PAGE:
Early entry frosh impact?

It's common now for true freshmen -- particularly quarterbacks -- to finish up high school early and show up at their new football homes in time for spring practice. More often than not they get a head start learning the offense or defense but rarely immediately jump into starting roles.

Still, some true freshmen make an immediate impact.

There appears to be some consensus out there which Pac-12 true freshmen on hand this spring are headed for playing time in 2012: California quarterback Zach Kline and Oregon defensive end Arik Armstead.

Just Monday, Cal coach Jeff Tedford tried to tamp down expectations for Kline, but assessments Tuesday from CBS Sports and Sports Illustrated won't do anything to dampen the hype.

Here's what Bruce Feldman thinks about Kline and Armstead:

1-Zach Kline, Cal, QB: It's been a loooooooong time since Jeff Tedford's team has had a really good QB. That last guy Aaron Rodgers left Cal after the 2004 season and it's been a bunch of misfires since. A lot of those quarterbacks who have had a shot at taking over, came to Berkeley with sizable credentials, but none of the other QBs Tedford has had since arrived more polished than the 6-2, 205-pound Kline. The Danville, CA native who has worked with former Cal coach Roger Theder for years, has good footwork, a quick release and is very accurate. Kline also seems to respond very well to competition. Zach Maynard, who had an up-and-down 2011, is the guy he'd have to overtake. Maynard, Tedford pointed out, did play better late in the season, but Kline is worth watching closely.

The Bears coach, whose teams have not finished in the AP Top 25 five years running now, has tried to temper some of the hype around Kline, by saying Maynard is still the program's starting QB. "I absolutely have concern about that," Tedford told reporters Monday about the lofty expectations on his young quarterback. "There's such a thing of putting too much on a kid early. I want him to come in here and be able concentrate on what he's doing and learn the offense and do his best without all the expectations."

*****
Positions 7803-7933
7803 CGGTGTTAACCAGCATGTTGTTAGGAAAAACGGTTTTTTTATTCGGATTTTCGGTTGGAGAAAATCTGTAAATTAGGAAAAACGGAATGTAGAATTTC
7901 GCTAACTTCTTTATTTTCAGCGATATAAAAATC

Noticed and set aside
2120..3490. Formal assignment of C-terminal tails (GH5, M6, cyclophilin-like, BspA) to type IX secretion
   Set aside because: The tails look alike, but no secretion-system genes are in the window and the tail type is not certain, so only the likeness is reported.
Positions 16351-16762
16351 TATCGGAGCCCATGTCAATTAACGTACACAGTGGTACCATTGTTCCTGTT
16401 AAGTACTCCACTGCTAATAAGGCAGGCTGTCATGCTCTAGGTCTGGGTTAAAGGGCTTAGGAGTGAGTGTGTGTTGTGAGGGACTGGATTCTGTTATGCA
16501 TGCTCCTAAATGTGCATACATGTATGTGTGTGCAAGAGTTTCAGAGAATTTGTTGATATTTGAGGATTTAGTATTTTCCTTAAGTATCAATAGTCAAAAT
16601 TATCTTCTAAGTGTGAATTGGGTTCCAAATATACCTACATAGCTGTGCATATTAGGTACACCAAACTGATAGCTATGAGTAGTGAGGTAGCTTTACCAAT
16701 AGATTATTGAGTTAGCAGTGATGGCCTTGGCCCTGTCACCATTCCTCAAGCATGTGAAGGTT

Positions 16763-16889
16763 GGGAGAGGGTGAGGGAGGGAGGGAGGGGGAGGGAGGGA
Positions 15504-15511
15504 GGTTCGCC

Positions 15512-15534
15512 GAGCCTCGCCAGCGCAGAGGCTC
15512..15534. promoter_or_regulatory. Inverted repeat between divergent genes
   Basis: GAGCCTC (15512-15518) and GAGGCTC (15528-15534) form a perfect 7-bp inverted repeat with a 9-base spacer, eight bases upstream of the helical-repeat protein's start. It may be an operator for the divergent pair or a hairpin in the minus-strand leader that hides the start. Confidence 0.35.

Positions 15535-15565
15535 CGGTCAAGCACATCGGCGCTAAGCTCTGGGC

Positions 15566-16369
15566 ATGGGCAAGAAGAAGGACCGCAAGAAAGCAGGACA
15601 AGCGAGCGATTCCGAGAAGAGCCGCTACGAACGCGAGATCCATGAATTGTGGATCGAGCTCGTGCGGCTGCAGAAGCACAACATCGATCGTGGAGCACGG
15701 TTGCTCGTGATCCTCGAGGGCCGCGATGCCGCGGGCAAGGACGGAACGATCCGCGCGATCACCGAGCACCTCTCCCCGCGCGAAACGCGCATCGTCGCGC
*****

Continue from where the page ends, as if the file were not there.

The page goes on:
8-Arik Armstead, Oregon, DL: Many projected the Californian as a top offensive tackle prospect, but he signed on with the Ducks, where he's seen Nick Alliotti's D have a lot of success with its' towering D-linemen. The 6-7, 282-pound Armstead, also a terrific basketball player, has a chance to boost a defensive end rotation that needs to replace Terrell Turner.

And here's Sports Illustrated's take:

Zach Kline, QB, Cal: Cal's class suffered major losses after recruiting ace and former defensive line coach Lupoi moved to Washington in January, but the Bears held onto Kline, a highly touted pro-style passer who has been attending camps at Berkeley since he was in the eighth grade. Rivals' No. 44 overall recruit and an East Bay native, Kline is already on campus and will compete for the starting job with incumbent Zach Maynard when camp opens in March.

Arik Armstead, DE, Oregon: Armstead had quite the wild recruiting ride. The five-star defensive end -- who is actually rated higher as an offensive tackle, but will exclusively play defense in college -- committed to USC in June 2010, de-committed from the Trojans in the fall of 2011 and looked like he was headed to Cal until assistant Tosh Lupoi moved to Washington in January. That's when Ducks coach Chip Kelly moved in, impressing Armstead enough to get him to sign and enroll early at Oregon. Rivals' No. 61 player should make an impact both on the field and on the court in Eugene: The 6-foot-8, 280 pound Armstead will also play basketball for the Ducks.

It's not unreasonable to believe that either one of these guys will play in 2012, but the Pac-12 blog remains skeptical as to whether they will log any starts. And if I were betting who gets more quality playing time, it would be Armstead, though there seems to be a nagging consensus that he should seriously consider listening to people -- just about everyone -- and switch to offensive tackle.